Ancient Egyptian farmer ploughing a field
Recently several weblogs have pointed to a new working paper on the role of plough-based agriculture vs. hoe-based agriculture in shaping cultural expectations about male and female labor force participation specifically, and the differentiation of gender roles more generally. My first reaction was: “doesn’t everyone know this already?” I am a cursory reader of the anthropological literature and the assumption that a shift from relatively extensive hoe-based agriculture (e.g., slash & burn, gardening, etc.) to a more intensive plough-based mode of production seems to suffuse the literature. Before touching on the major points in the paper itself I did a quick literature search, on the order of five minutes, and found something from 1928 which already assumed the major parameters which are now being mooted today, The Division of Work According to Sex in African Hoe Culture. I read the whole paper, and it remains surprisingly relevant (though some of the terminology and frameworks are a bit dated naturally). Here’s a selection:
Eduard Han, to whom the ethnological study of economics owes a considerable number of important discoveries which have been published repeatedly and in varying forms, seems to have paid scarcely enough attention to the good work of the scholars who preceded him in the fight for the recognition of the outstanding position of women in the lower forms of soil cultivation. Steinmetz and quite recently Koppers,’ have pointed out that Buckland already attributed to the female sex the invention of the most ancient method of soil cultivation, or hoe culture…Here we find, in particular,a clearer statement of the arguments of Grosse, Bachofen, and others about the connexion of matriarchal society and lower forms of soil cultivation. Matriarchy and hoe culture are assigned to definite chronologically determined stages of civilization (older forms of the so-called ‘two class culture’, and later ones of ‘bow culture’). Koppers, of the Austrian branch associates matriarchy and hoe culture with these two civilizations….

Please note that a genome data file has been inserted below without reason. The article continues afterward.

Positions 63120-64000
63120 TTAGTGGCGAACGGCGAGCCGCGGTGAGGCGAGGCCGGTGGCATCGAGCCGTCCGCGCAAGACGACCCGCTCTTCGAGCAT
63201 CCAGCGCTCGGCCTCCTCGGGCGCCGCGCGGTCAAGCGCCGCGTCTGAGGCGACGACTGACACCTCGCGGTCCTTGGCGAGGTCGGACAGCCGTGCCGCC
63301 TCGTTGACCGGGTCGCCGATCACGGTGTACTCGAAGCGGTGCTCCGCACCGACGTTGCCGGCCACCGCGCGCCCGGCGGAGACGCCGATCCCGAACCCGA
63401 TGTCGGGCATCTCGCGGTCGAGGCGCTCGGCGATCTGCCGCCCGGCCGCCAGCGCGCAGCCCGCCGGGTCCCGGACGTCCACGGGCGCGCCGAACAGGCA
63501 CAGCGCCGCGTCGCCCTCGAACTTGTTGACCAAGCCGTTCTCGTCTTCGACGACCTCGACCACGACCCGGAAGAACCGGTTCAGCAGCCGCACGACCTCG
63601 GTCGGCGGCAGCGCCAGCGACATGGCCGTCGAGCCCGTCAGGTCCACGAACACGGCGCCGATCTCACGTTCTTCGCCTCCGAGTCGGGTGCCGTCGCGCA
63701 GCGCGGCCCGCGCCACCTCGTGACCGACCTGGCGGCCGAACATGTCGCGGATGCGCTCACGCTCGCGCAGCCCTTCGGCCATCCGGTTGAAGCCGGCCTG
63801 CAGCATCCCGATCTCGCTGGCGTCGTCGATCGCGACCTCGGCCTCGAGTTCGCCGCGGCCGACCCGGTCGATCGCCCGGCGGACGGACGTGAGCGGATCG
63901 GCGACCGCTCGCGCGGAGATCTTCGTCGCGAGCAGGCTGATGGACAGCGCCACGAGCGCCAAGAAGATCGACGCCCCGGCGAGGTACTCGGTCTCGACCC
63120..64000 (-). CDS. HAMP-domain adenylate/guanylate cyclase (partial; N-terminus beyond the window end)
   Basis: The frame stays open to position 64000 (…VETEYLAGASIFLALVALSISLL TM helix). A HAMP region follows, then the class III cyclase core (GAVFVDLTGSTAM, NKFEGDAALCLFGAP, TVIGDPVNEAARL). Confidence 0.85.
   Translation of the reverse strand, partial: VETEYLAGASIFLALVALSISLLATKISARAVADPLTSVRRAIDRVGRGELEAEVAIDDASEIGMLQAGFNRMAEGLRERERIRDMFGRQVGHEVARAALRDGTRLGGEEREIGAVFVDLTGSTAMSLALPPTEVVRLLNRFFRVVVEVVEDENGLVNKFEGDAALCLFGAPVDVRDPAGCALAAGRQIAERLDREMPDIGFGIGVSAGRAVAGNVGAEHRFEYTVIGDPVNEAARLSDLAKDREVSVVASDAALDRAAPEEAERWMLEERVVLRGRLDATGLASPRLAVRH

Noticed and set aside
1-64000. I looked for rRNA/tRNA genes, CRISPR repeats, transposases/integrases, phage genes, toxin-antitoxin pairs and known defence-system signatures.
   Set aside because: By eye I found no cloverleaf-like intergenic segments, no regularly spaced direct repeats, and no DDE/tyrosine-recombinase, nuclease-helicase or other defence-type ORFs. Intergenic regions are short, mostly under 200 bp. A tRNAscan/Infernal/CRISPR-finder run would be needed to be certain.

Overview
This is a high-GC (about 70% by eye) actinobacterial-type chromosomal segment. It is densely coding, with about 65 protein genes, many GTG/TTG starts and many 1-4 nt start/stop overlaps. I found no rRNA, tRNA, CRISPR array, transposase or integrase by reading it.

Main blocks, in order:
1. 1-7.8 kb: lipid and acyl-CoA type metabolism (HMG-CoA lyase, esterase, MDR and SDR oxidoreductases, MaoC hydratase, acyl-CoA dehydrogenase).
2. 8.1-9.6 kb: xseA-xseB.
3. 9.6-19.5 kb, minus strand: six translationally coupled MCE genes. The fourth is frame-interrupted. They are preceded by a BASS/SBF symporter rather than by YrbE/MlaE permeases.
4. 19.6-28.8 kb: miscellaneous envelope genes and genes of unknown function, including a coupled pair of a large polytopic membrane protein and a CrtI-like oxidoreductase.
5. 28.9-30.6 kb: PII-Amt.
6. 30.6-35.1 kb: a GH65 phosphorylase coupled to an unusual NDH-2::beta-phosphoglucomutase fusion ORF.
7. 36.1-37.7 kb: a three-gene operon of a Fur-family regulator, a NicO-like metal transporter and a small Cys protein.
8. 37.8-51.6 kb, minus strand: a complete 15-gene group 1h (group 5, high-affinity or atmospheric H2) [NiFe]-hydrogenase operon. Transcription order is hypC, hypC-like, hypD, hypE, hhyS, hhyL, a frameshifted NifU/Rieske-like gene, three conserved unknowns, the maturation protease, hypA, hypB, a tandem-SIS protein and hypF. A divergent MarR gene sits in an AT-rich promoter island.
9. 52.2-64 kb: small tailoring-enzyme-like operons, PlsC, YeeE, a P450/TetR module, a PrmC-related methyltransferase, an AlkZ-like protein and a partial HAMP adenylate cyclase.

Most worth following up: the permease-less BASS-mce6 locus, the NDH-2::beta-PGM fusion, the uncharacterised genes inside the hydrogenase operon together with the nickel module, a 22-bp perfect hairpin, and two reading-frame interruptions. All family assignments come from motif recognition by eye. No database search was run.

It is not our business here to study in detail the researcheson the zones of culture,which may be regardedas successfulup to a certain point, though we shall have to refer to them incidentally. It suffices to state that a connexion between woman and hoe culture, nay more, between that social system where the woman rules, matriarchal society, and primitive soil cultivation is universally acknowledged to exist.
Ignore some of the terms and concepts which might seem loaded or outmoded today. Rather, observe that in 1928 a distinction between hoe-based and plough-based agriculture was widely accepted in terms of the cultural consequences. Why? Just take a look at an old-fashioned plough vs. hoe (at least old-fashioned compared to the sort of mechanized devices you can find in catalogs today):